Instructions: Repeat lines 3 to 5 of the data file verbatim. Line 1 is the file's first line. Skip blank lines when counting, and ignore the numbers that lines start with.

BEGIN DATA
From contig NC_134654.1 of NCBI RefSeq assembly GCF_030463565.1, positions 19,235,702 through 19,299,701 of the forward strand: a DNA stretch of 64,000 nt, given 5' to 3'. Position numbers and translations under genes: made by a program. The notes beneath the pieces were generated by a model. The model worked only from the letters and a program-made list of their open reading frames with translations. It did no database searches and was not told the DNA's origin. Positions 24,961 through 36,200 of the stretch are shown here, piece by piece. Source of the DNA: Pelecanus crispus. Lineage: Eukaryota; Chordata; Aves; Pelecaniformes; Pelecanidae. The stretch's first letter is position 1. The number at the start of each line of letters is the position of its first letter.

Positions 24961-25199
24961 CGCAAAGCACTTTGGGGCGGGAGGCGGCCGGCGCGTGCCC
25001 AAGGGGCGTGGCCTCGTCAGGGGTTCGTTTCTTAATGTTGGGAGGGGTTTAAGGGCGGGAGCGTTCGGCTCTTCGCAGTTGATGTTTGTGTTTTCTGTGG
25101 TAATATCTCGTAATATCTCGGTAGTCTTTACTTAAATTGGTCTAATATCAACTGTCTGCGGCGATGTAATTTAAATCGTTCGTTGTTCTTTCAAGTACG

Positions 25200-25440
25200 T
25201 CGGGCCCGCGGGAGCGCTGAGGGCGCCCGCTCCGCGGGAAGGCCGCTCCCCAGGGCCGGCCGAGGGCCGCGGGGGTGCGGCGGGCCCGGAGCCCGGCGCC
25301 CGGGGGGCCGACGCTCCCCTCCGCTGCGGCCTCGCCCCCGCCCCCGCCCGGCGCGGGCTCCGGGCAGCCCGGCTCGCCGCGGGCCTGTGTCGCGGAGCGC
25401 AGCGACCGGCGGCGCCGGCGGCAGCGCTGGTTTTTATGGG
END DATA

24961 CGCAAAGCACTTTGGGGCGGGAGGCGGCCGGCGCGTGCCC
25001 AAGGGGCGTGGCCTCGTCAGGGGTTCGTTTCTTAATGTTGGGAGGGGTTTAAGGGCGGGAGCGTTCGGCTCTTCGCAGTTGATGTTTGTGTTTTCTGTGG
25101 TAATATCTCGTAATATCTCGGTAGTCTTTACTTAAATTGGTCTAATATCAACTGTCTGCGGCGATGTAATTTAAATCGTTCGTTGTTCTTTCAAGTACG